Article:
The unsuitable features were more obvious. When seen in isolation, the members of a commonwealth were nothing but material mechanisms, whose ‘life’ was constituted by an endless succession of appetites and aversions. Contrary to what Aristotle thought, they were not naturally political; indeed their only shared and natural purpose was to continue to have appetites. In the absence of a state’s authority, each of them would enjoy a liberty ‘to use his own power, as he will himself, for the preservation of his own . . . Life; and consequently, of doing any thing, which in his own Judgement, and Reason, he shall conceive to be the aptest means thereunto’.9 Under these circumstances, competition for scarce resources, mutual distrust and a competitive instinct known as ‘glory’ (the wish to do down others) were certain to drive these creatures into conflict, a conflict in which ‘there is nothing he can make use of, that may not be a help unto him, in preserving his life against his enemies; it followeth that in such a condition, every man has a Right to everything’.10 The only known means of escaping this condition was through a covenant (that is, a contractual arrangement in which one party has to trust the other). Only if human beings covenanted to lay down this unfettered liberty could they attain security and comfort, but nobody would act on such a contract unless they thought that it would be enforced upon the other parties. The solution was a covenant erecting a covenant-enforcer, the sovereign state, thus setting up conditions which made it rational for them to trust.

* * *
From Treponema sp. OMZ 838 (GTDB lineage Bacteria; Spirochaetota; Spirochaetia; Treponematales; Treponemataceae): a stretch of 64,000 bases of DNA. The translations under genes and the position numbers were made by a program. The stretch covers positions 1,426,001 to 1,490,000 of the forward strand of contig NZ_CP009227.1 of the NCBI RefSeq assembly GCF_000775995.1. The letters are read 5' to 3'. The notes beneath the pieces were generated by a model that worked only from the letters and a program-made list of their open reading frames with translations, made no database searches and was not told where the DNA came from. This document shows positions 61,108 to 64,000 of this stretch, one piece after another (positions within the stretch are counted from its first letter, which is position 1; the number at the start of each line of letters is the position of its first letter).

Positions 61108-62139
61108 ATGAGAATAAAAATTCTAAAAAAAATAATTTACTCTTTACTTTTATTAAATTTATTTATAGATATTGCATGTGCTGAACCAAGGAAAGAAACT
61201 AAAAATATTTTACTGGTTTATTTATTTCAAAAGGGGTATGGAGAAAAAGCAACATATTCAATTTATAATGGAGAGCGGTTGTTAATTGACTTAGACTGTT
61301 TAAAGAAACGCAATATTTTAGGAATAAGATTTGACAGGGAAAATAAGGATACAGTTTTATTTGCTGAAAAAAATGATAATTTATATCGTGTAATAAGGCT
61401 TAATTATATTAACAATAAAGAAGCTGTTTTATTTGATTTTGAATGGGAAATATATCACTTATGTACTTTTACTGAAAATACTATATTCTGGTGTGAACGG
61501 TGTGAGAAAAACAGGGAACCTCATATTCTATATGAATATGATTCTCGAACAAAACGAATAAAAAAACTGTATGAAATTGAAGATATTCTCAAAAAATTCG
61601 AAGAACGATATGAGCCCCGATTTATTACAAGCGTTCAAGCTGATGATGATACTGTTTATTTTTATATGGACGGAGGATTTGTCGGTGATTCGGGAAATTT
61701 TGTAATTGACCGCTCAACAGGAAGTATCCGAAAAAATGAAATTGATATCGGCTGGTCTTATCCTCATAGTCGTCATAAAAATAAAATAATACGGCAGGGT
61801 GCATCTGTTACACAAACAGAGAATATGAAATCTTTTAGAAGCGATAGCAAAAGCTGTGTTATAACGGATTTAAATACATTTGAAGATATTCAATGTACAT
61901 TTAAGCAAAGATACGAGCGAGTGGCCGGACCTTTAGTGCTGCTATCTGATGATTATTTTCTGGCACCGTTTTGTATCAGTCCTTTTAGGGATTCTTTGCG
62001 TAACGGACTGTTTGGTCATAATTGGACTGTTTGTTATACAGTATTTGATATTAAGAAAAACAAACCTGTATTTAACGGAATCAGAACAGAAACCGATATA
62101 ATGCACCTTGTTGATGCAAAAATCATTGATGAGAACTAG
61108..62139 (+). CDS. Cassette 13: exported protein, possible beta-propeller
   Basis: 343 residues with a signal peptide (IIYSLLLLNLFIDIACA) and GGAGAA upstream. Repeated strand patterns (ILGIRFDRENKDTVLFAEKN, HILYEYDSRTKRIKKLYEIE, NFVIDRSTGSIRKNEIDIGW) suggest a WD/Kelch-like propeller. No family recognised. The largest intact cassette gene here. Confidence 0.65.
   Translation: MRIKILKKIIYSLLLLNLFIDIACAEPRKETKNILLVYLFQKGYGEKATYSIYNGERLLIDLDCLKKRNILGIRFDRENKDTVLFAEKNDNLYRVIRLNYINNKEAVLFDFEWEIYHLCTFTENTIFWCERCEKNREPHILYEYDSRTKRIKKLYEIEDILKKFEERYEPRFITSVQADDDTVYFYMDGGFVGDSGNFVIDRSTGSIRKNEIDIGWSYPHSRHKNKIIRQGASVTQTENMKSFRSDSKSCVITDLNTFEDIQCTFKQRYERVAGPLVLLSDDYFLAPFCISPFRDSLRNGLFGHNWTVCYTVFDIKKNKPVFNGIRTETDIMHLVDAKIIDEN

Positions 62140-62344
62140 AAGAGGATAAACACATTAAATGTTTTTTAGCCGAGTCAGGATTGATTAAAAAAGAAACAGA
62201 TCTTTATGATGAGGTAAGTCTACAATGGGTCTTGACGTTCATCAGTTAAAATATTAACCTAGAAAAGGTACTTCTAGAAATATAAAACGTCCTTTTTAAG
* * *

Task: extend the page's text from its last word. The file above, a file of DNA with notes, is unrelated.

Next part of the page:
One possible reading of Hobbes holds that a truly sovereign state would be so terrifying that everyone would keep their covenants and follow its instructions. Hobbes certainly often maintained or implied that ‘the Passion to be reckoned upon is Fear’.11 He thought that it could override all other human motives and he explicitly maintained that ‘excepting some generous natures, it is the only thing (where there is apparence of profit, or pleasure by breaking the Laws) that makes men keep them’.12 But he was also well aware that something must be added to physical terror to make a commonwealth sustainable. The sovereign may be frightening, but he cannot be an ever-present threat to somebody not physically restrained. There was a clear distinction in Hobbesian thought between the position of someone who was temporarily at the sovereign’s mercy (like someone who is captured in a war) and someone who is permanently subject. Thus captives ‘kept in prison or bonds . . . have no obligation at all; but may break their bonds, or the prison; and kill, or carry away captive their Master, justly’.13 Subjects, by contrast, are obliged to be obedient, ‘which natural obligation, if men know not, they cannot know the Right of any Law the Sovereign maketh. And for the Punishment, they take it but for an act of Hostility, which, when they think they have strength enough, they will endeavour by acts of Hostility to avoid’.14